By Jack Holland
“Why do I have the feeling that I don’t know as much about this case as I normally do when I sentence someone?” Judge Federico Moreno asked last week as he sentenced the defendant, Belfast-native Bernard Maserati Meli, to one year in prison on gun-smuggling charges. “I’m telling you point blank: I want to know more.”
The judge was to be disappointed as Meli, who was arrested by the FBI anti-terrorism unit on Nov. 26 last year in Miami, told him there was no more to know. Meli had immediately pleaded guilty to the charges, but had then refused to collaborate. He maintained that the two handguns he had purchased using false documentation, and the 22 others he was engaged in the process of purchasing, were meant for the self-protection of friends in West Belfast to whom he said he planned to sell them at a profit.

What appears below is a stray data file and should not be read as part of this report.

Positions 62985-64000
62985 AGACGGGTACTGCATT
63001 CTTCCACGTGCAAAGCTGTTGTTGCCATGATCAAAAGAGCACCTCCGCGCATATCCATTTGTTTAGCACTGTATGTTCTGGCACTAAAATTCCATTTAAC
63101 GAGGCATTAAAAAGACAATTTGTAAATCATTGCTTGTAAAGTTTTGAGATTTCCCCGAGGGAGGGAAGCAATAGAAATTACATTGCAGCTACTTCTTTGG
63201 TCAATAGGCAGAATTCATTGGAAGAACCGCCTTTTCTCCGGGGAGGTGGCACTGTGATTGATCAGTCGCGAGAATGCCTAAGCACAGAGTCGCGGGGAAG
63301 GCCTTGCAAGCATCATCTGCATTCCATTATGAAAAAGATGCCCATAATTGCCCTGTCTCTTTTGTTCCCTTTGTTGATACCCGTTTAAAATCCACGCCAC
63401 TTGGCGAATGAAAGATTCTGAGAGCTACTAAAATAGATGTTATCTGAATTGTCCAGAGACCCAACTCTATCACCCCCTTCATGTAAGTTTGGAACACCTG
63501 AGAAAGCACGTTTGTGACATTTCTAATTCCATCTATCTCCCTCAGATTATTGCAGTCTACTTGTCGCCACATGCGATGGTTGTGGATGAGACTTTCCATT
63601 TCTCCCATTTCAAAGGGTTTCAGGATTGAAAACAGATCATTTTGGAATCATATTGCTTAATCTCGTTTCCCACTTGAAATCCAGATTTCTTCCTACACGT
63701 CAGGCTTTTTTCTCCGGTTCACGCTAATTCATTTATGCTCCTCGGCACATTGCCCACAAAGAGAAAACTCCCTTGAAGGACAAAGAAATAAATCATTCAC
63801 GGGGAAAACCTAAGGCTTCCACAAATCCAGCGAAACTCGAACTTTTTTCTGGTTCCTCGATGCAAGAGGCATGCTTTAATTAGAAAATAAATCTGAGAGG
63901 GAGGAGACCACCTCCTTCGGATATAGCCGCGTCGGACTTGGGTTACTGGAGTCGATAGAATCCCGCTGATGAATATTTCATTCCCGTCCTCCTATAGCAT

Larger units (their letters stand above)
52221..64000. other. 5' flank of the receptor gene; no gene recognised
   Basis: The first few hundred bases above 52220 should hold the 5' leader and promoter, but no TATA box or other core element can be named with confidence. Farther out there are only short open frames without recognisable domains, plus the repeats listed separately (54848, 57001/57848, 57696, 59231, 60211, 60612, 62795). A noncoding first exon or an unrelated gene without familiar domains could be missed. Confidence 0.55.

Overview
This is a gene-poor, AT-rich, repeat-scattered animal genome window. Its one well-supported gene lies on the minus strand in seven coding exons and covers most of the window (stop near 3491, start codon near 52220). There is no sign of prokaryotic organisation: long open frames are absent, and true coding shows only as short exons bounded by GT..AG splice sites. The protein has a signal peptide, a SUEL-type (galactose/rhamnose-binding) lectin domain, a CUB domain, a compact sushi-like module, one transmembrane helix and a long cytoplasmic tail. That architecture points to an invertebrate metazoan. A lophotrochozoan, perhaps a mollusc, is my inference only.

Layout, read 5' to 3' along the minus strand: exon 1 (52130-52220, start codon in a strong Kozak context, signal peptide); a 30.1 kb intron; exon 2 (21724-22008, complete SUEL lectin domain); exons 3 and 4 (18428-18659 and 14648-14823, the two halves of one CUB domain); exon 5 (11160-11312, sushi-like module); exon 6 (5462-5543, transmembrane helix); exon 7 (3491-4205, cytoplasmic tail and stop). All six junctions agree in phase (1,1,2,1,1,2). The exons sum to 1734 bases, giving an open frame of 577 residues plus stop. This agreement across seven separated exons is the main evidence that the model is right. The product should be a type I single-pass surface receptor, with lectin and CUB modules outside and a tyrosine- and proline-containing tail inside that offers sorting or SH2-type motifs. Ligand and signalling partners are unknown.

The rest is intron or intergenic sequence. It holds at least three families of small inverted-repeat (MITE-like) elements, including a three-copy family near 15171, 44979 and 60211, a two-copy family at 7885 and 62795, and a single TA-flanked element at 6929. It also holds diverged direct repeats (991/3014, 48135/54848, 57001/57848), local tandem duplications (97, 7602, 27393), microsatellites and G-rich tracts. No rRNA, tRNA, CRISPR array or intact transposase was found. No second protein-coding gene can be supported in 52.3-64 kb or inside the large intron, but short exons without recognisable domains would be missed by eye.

Police suspicions of a wider conspiracy, perhaps involving the IRA, had been aroused by some resemblance between this case and that of the so-called Florida Four, who were charged with arms-running for the IRA in 1999 and later convicted.
However, Meli steadfastly refused to go further than admit his guilt and deny any links to the IRA. Sinn Fein and the IRA also said he was not involved with the republican movement. Meli, whose family is of Italian extraction, lost his wife, Sandra, to loyalist gunmen in December 1972.
Federal authorities contacted INTERPOL and the Police Service of Northern Ireland in an attempt to unearth more about the 59-year-old Meli. But all they could find was charges against him in connection with running a brothel in Belfast and forgery.
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The credit card used by Meli had been issued by a bank in one of the Gulf states.